Vermont By Degrees: Unvarnished Perspectives | perspective

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Editor’s Note: Vermont By Degrees is a series of columns written by representatives from colleges and universities across the state on the challenges higher education is currently facing.

When it comes to the relevance of higher education, the way forward for a college or university is to do what it does best. In the case of Norwich, this is to train students in a mission-oriented curriculum based on serving others, providing students with practical skills such as nursing, engineering, cybersecurity, in addition to a solid foundation of liberal arts education that is not just for students teaches you how to act, but also how to think.

Last week, here at Norwich University, we hosted our annual Military Writers’ Symposium, inviting experts from across the country on evolving national security issues related to the Arctic.

This program is the quintessence of Norwich programming: it provides firsthand access to those working on society’s toughest problems, and we offer that access to the general public for free and share that knowledge with our community.

The Arctic is critical to regional stability. All Arctic states agree that peaceful cooperation is ideal; however, the possibility of future conflict is also a reality. Today, the Arctic occupies a central position in Chinese and Russian foreign policy. Russia is expanding its presence in the Arctic, and other Arctic nations are responding by expanding their footprint and capabilities in the Arctic. The focus of cooperation or conflict is competition for strategic resources, control of maritime traffic and geopolitical uncertainty. The Military Writers’ Symposium 2021 examined various dimensions of the Arctic with the aim of leading to cooperation and regional security.

To help us understand this complex issue, we invited Sam Alexander, an Alaskan native and a board member at Gwich’in Council International. He grew up in Fort Yukon, Alaska, where his father was the traditional chief of the Gwichyaa Gwich’in tribe in northern Alaska. He spent much of his childhood exploring the Yukon Flats and Northeastern Brooks Range, and lived the traditional gwich’in lifestyle. Alexander graduated from the US Military Academy and spent 10 years as an officer in the US Army before joining the Army Special Forces (Green Berets) as a major. After retiring from the Army, Alexander graduated from the Tuck School of Business in Dartmouth and co-founded Latitude Six-Six, of which he is also the CEO. He is a visiting lecturer at the University of Alaska Fairbanks in the Homeland Security and Emergency Management program. He brought a critical local perspective into the conversation.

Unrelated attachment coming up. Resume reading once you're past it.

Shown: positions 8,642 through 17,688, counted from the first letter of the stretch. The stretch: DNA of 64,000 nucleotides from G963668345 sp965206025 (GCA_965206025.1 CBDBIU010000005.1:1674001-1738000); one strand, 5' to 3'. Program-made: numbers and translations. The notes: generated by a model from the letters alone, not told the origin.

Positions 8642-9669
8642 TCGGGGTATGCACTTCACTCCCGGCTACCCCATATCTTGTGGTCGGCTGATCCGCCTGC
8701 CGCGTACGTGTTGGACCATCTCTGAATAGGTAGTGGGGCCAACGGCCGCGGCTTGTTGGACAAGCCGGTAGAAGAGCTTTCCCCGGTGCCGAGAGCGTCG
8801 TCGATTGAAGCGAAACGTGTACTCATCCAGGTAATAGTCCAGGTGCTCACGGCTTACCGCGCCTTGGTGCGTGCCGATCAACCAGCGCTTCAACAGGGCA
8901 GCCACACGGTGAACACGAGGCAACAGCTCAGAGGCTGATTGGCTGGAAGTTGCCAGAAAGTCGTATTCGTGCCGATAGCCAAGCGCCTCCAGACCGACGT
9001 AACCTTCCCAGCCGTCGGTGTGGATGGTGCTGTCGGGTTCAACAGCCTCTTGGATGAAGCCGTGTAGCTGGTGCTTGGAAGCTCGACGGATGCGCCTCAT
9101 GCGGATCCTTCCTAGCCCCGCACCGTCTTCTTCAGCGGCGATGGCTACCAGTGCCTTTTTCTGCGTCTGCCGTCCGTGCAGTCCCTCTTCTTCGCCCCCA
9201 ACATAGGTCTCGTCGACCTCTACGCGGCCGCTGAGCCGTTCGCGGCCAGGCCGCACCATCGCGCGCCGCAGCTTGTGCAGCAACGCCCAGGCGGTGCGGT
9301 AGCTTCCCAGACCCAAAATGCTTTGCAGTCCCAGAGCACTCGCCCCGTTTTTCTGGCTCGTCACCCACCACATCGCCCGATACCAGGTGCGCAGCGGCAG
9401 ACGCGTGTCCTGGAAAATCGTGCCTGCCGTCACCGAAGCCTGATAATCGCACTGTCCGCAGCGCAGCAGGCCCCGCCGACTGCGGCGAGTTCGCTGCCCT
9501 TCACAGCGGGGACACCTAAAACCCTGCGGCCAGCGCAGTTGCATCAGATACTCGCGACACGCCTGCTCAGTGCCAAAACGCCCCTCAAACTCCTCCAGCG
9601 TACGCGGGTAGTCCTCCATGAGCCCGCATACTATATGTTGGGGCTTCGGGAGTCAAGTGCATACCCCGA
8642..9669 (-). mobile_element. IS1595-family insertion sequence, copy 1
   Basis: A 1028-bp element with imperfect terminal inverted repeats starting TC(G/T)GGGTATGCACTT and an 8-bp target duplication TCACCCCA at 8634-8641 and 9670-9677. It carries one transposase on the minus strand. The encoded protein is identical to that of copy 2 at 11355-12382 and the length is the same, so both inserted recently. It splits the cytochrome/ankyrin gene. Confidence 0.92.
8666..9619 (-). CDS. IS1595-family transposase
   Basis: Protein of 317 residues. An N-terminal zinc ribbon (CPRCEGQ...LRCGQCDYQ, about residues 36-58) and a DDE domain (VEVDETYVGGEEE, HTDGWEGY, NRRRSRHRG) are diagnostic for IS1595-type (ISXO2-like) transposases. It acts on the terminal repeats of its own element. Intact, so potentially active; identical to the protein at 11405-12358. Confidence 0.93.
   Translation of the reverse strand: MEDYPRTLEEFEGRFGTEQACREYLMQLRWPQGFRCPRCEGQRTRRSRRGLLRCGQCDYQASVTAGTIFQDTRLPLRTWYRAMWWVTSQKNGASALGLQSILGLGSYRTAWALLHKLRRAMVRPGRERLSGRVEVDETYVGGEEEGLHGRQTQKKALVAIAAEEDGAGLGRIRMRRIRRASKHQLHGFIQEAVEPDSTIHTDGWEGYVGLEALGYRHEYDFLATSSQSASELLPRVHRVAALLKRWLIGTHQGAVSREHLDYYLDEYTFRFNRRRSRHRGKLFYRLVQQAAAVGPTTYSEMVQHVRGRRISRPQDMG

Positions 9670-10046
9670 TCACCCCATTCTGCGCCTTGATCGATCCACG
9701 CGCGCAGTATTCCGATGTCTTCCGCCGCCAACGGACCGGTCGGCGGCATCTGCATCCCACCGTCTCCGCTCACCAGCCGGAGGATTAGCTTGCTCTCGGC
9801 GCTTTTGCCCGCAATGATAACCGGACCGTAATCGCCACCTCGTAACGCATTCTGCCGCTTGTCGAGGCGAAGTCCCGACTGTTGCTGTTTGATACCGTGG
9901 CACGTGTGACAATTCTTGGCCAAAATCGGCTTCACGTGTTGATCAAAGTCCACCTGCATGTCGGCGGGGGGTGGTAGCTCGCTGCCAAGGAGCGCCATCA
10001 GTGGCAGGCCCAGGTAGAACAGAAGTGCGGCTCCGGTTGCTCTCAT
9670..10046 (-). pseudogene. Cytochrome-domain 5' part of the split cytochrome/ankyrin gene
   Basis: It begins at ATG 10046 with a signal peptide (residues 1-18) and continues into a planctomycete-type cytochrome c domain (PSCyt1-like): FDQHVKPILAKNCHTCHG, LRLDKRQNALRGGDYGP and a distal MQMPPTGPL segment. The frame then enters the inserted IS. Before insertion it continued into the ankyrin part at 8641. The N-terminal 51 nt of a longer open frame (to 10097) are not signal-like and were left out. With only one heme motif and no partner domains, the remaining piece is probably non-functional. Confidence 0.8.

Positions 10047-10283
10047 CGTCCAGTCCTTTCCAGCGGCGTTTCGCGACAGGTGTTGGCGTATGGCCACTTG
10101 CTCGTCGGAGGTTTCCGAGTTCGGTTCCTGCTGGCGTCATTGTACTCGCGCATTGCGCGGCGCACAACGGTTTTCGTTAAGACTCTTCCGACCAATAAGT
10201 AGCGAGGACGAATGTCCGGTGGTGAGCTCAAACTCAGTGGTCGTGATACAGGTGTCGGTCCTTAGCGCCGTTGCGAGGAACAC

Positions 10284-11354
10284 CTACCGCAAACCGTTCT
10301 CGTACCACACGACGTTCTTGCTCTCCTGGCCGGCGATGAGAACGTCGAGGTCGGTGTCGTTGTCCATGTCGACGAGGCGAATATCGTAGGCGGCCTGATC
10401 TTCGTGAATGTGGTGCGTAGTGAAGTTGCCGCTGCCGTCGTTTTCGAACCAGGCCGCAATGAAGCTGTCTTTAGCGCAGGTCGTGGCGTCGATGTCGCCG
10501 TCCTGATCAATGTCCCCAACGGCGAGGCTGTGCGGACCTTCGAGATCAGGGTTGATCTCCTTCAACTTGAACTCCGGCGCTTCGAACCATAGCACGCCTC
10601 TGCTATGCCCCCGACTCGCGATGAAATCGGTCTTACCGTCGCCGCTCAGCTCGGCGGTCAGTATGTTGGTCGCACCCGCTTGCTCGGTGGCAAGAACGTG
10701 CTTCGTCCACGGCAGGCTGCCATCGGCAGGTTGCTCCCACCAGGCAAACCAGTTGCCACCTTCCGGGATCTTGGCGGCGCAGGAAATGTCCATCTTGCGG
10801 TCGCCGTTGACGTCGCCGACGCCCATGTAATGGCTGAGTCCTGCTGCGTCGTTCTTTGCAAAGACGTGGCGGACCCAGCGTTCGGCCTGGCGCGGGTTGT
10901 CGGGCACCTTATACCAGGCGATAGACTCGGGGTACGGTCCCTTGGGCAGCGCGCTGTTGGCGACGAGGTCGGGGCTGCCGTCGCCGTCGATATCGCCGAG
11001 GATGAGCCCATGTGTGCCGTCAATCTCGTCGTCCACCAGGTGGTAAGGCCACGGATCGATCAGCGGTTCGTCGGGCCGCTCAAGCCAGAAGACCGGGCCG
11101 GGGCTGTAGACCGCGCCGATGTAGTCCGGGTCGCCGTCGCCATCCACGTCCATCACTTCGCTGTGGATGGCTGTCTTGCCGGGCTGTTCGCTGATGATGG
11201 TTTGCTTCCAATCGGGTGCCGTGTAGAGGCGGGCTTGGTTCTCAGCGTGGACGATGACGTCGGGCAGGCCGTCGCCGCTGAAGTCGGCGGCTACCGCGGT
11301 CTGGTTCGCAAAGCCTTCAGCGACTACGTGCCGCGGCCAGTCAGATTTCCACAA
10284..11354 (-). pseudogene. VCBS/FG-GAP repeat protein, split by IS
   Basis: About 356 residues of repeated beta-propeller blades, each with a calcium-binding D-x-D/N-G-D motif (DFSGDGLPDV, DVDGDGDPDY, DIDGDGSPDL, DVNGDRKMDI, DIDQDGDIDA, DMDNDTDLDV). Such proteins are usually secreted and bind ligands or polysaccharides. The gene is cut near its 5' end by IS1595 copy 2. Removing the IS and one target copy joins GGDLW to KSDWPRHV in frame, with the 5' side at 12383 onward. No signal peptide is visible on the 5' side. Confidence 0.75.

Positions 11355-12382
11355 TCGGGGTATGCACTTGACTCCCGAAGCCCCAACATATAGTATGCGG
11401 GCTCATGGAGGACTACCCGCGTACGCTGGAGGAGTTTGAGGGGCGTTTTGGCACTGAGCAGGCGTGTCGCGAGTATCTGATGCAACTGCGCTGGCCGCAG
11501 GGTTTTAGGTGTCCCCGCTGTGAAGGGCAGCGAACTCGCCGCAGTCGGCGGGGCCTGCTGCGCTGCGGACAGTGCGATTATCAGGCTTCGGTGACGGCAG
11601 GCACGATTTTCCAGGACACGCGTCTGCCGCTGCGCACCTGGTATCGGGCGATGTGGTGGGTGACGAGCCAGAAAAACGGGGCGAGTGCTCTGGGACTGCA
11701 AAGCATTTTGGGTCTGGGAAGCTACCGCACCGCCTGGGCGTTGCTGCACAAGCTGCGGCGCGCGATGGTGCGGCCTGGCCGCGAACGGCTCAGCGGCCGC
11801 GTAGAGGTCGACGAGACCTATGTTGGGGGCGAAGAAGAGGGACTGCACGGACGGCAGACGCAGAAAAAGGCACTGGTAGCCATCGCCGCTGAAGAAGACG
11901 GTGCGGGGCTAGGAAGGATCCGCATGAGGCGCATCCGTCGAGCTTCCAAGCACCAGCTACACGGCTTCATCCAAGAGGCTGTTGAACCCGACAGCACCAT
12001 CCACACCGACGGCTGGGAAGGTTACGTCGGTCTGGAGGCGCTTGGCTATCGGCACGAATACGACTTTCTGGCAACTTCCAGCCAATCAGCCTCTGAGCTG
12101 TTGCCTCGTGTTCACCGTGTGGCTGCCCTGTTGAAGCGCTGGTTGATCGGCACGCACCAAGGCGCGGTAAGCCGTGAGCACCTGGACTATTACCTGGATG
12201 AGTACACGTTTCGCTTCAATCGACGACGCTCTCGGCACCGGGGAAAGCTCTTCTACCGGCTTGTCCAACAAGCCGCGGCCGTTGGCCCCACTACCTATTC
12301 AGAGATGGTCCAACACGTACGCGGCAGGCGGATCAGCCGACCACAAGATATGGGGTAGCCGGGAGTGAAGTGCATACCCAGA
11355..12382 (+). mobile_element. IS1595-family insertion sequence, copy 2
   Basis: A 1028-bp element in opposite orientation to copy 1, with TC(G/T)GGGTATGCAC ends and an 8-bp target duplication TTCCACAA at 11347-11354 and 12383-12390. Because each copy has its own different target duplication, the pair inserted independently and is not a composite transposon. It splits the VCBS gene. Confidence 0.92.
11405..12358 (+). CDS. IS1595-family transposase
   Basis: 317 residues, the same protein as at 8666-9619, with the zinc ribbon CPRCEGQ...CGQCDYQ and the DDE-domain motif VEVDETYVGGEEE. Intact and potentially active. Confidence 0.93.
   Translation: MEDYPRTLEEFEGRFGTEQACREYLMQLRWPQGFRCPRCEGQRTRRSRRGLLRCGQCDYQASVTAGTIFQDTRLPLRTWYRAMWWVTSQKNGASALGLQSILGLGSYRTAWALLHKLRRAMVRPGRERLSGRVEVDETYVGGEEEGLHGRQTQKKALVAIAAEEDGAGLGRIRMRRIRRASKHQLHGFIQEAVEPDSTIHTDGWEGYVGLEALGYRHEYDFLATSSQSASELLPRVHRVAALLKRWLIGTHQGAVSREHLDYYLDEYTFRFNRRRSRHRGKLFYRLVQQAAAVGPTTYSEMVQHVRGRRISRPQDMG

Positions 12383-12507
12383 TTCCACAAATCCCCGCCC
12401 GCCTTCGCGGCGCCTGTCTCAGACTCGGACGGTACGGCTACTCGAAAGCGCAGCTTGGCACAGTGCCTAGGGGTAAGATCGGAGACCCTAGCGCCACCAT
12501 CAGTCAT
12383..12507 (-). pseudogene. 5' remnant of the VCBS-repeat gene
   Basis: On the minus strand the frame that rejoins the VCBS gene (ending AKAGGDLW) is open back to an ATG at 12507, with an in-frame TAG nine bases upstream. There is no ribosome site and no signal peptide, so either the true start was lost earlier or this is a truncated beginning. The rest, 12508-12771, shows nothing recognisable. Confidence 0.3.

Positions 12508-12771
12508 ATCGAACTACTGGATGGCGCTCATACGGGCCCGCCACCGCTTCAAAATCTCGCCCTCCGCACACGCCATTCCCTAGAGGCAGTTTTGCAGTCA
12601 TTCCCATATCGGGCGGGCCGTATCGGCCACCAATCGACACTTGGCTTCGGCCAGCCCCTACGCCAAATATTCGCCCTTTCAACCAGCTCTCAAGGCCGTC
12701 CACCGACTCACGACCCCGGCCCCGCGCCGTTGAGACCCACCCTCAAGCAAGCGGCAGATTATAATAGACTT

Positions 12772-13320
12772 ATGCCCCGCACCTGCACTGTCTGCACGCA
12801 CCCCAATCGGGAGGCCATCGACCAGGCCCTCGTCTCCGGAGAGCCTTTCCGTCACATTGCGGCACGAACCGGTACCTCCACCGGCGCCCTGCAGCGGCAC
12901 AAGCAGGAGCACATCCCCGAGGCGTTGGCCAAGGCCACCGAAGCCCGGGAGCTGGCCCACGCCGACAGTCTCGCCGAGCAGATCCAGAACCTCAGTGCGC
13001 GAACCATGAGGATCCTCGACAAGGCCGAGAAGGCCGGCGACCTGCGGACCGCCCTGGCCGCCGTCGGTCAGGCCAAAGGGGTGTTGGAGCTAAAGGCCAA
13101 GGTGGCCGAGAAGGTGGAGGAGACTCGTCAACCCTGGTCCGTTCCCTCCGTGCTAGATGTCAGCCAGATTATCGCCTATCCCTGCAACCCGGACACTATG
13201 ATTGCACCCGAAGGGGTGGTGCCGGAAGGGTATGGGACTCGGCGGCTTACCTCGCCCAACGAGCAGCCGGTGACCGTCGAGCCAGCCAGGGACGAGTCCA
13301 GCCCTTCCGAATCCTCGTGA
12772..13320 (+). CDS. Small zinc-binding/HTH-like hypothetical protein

We provided a science perspective with a presentation by Lilian Alessa, a professor and senior scientist at the U.S. Special Operations Command Joint Special Operations University. Her federal service spans decades, including serving as a high-level special advisor to the Defense Intelligence Service in the Office of the Director for National Intelligence Services and Deputy Head of Global Strategies at the Department of Homeland Security. She has nearly 30 years of experience in the Arctic with integrated systems security, defense and resilience in common, interagency, intergovernmental, multinational and commercial sectors in Canada and the United States.